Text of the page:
This reflects the second problem with a non-legal-injury requirement: it may just be impossible to develop a meaningful, useful standard. What kinds of injury are sufficiently “real”? To date, there hasn’t been much progress—the Court’s articulation of what constitutes a “concrete” enough injury for standing is essentially a list of serious-sounding adjectives whose elaboration consists of more of the same: “distinct,” 32 Warth v. Seldin, 422 U.S. 490, 501 (1975) (denying standing to individuals challenging allegedly exclusionary zoning ordinances). “palpable,” 33 Id. “demonstrable,” 34 Id. at 508. “direct,” 35 Id. at 514. “not ‘abstract,’” 36 Allen v. Wright, 468 U.S. 737, 751 (1984) (quoting City of Los Angeles v. Lyons, 461 U.S. 95, 101 (1983)), abrogated by Lexmark Int’l, Inc. v. Static Control Components, Inc., 134 S. Ct. 1377 (2014). or, simply, “real.” 37 Lyons, 461 U.S. at 101-02 (denying standing to a man challenging the LAPD’s use of chokeholds on behalf of himself and others similarly situated).

To be useful for judicial review, any standard would have to exert some independent weight even where Congress had legislatively defined an injury. This raises a problem. As discussed above, an injury is essentially something like “a claim that society chooses to recognize,” suggesting a legalistic formulation like “a harm that a reasonable person would find to be real.” But the existence of a statute defining an injury seems like very good evidence that the injury in question is one that society chooses to recognize. So if the definition of injury incorporates some reference to social norms, it’s hard to see how a statute’s proscription of the relevant harm would not be outcome-determinative. In other words, if the judiciary wants a workable definition of injury that can serve as the basis for judicial review, it will have to come up with a way to acknowledge the socially defined nature of injuries while simultaneously overriding society’s most significant deliberative body.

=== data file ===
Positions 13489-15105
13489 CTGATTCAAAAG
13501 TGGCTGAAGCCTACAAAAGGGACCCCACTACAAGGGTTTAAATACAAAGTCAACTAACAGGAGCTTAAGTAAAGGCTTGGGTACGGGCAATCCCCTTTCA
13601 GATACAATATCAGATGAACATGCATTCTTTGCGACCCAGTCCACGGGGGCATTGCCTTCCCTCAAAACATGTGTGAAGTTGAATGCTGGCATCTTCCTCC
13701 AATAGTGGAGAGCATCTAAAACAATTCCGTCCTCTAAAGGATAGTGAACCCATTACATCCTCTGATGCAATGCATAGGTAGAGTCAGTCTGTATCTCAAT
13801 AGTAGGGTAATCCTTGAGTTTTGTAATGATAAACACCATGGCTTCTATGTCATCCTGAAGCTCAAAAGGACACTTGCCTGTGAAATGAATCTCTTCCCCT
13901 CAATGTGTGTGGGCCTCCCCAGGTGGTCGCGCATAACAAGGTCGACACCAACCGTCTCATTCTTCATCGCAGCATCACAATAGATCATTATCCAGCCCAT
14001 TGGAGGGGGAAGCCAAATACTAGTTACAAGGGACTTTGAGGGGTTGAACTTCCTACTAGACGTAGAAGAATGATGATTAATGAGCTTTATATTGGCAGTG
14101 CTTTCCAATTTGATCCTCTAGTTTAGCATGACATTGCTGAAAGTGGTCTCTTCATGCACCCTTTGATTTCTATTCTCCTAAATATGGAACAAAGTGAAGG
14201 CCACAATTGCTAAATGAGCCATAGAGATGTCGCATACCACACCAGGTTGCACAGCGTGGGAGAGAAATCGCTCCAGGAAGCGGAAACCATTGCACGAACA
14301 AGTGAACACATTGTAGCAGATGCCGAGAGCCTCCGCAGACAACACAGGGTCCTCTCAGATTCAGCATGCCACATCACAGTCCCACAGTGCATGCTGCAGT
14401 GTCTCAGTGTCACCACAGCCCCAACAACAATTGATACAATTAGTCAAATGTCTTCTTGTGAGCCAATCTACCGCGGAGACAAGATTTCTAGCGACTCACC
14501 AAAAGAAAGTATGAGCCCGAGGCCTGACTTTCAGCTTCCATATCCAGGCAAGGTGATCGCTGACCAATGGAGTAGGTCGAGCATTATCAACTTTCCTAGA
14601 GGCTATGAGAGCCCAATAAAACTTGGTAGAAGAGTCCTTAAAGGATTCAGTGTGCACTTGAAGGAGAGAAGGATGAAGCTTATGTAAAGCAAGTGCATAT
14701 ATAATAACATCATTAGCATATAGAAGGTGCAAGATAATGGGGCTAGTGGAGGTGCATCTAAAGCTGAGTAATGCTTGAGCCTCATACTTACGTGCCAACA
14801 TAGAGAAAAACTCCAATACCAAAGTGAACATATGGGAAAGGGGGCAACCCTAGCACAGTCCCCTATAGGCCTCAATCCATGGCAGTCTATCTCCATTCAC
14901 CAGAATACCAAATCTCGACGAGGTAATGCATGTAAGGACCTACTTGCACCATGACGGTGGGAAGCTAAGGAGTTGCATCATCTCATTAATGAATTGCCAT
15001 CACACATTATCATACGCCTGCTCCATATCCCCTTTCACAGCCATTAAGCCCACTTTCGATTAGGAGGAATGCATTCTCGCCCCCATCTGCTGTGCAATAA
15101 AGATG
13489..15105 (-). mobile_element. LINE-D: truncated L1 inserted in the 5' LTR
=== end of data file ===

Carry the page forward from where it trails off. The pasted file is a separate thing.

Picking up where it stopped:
III. Congress’s Advantages

The difficulty of determining a single manageable standard suggests that policymakers are better fitted to define injuries than judges. This is true for at least three reasons. First, the need to recognize new injuries may present empirical challenges more approachable via congressional capabilities than judicial ones. In Allen v. Wright, for instance, the Court denied standing to the parents of black children suing the IRS for not fulfilling its obligation to deny tax-exempt status to racially discriminatory private schools. 38 468 U.S. at 739-40. The Court distinguished its ruling from its previous failure to find a standing problem in Coit v. Green, 39 404 U.S. 997 (mem.), aff’g sub nom. Green v. Connally, 330 F. Supp. 1150 (D.D.C. 1971). noting that “extensive evidence” regarding the public school system, private school system, and influence of tax exemptions had been established in Coit. 40 Allen, 468 U.S. at 764-65. To the extent that fact gathering about social institutions and the effects of policymaking are more appropriately legislative rather than judicial functions, the need for an evidentiary basis to underlie complex theories of injury militates in favor of Congress as a decisionmaker. This is all the more true because standing analysis is jurisdictional, and could work to reject claims before extensive discovery is permitted. 41 See, e.g., id.